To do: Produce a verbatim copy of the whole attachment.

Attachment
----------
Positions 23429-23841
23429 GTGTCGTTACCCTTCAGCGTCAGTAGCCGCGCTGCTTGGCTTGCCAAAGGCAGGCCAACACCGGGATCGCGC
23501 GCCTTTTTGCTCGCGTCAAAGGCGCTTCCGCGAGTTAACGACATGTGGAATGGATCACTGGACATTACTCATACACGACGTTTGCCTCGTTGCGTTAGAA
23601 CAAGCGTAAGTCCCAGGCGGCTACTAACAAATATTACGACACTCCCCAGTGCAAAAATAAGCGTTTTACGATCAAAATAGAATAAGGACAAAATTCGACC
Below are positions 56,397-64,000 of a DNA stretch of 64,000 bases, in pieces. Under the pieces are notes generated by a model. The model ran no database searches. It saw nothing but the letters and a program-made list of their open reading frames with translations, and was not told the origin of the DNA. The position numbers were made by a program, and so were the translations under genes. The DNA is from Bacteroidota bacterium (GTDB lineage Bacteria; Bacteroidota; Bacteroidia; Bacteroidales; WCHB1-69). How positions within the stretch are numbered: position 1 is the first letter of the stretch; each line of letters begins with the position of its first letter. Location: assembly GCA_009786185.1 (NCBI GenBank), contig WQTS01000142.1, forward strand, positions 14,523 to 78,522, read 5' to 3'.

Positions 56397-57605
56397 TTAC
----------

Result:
Positions 23429-23841
23429 GTGTCGTTACCCTTCAGCGTCAGTAGCCGCGCTGCTTGGCTTGCCAAAGGCAGGCCAACACCGGGATCGCGC
23501 GCCTTTTTGCTCGCGTCAAAGGCGCTTCCGCGAGTTAACGACATGTGGAATGGATCACTGGACATTACTCATACACGACGTTTGCCTCGTTGCGTTAGAA
23601 CAAGCGTAAGTCCCAGGCGGCTACTAACAAATATTACGACACTCCCCAGTGCAAAAATAAGCGTTTTACGATCAAAATAGAATAAGGACAAAATTCGACC
Below are positions 56,397-64,000 of a DNA stretch of 64,000 bases, in pieces. Under the pieces are notes generated by a model. The model ran no database searches. It saw nothing but the letters and a program-made list of their open reading frames with translations, and was not told the origin of the DNA. The position numbers were made by a program, and so were the translations under genes. The DNA is from Bacteroidota bacterium (GTDB lineage Bacteria; Bacteroidota; Bacteroidia; Bacteroidales; WCHB1-69). How positions within the stretch are numbered: position 1 is the first letter of the stretch; each line of letters begins with the position of its first letter. Location: assembly GCA_009786185.1 (NCBI GenBank), contig WQTS01000142.1, forward strand, positions 14,523 to 78,522, read 5' to 3'.

Positions 56397-57605
56397 TTAC